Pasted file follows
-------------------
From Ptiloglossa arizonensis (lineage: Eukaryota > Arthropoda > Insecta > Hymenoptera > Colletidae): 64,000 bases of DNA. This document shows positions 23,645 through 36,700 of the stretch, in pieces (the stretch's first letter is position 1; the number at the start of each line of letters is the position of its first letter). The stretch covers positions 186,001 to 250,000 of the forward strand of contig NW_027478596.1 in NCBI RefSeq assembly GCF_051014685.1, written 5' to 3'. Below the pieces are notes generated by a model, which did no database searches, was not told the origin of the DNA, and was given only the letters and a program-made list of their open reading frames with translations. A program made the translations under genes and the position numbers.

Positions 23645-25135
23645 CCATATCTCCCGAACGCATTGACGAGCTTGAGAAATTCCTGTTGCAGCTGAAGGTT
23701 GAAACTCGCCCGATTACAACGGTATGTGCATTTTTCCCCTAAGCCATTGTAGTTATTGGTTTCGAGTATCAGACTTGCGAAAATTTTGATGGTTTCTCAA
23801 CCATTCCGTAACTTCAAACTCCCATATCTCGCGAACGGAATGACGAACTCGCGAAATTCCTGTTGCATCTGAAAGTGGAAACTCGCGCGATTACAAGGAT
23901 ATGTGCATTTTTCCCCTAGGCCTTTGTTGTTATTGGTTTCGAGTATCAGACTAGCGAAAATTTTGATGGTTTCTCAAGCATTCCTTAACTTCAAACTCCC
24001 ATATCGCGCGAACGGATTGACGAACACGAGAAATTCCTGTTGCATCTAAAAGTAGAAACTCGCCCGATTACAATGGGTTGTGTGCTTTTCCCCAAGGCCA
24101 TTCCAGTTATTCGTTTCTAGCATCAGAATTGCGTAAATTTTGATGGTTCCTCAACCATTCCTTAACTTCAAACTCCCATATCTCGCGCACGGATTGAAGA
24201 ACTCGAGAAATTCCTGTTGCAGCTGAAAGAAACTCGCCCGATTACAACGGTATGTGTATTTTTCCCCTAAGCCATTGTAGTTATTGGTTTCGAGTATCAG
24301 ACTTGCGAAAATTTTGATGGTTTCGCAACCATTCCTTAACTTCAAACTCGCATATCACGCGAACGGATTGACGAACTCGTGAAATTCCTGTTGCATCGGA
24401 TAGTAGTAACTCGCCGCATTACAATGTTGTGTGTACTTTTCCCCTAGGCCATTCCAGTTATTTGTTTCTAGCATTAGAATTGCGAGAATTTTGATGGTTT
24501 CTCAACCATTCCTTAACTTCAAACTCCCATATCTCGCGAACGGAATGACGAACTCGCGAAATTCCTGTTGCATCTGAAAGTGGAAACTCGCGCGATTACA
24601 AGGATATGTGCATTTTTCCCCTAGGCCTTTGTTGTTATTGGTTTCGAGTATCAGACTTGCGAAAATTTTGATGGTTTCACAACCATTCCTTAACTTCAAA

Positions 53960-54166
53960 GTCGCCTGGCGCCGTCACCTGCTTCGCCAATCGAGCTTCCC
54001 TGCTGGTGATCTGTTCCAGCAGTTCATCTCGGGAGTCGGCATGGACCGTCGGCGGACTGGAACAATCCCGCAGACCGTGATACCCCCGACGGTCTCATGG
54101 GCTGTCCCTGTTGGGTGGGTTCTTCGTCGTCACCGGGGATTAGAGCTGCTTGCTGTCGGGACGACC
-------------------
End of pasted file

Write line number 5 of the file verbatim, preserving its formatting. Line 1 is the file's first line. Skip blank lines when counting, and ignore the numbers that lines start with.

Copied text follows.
23801 CCATTCCGTAACTTCAAACTCCCATATCTCGCGAACGGAATGACGAACTCGCGAAATTCCTGTTGCATCTGAAAGTGGAAACTCGCGCGATTACAAGGAT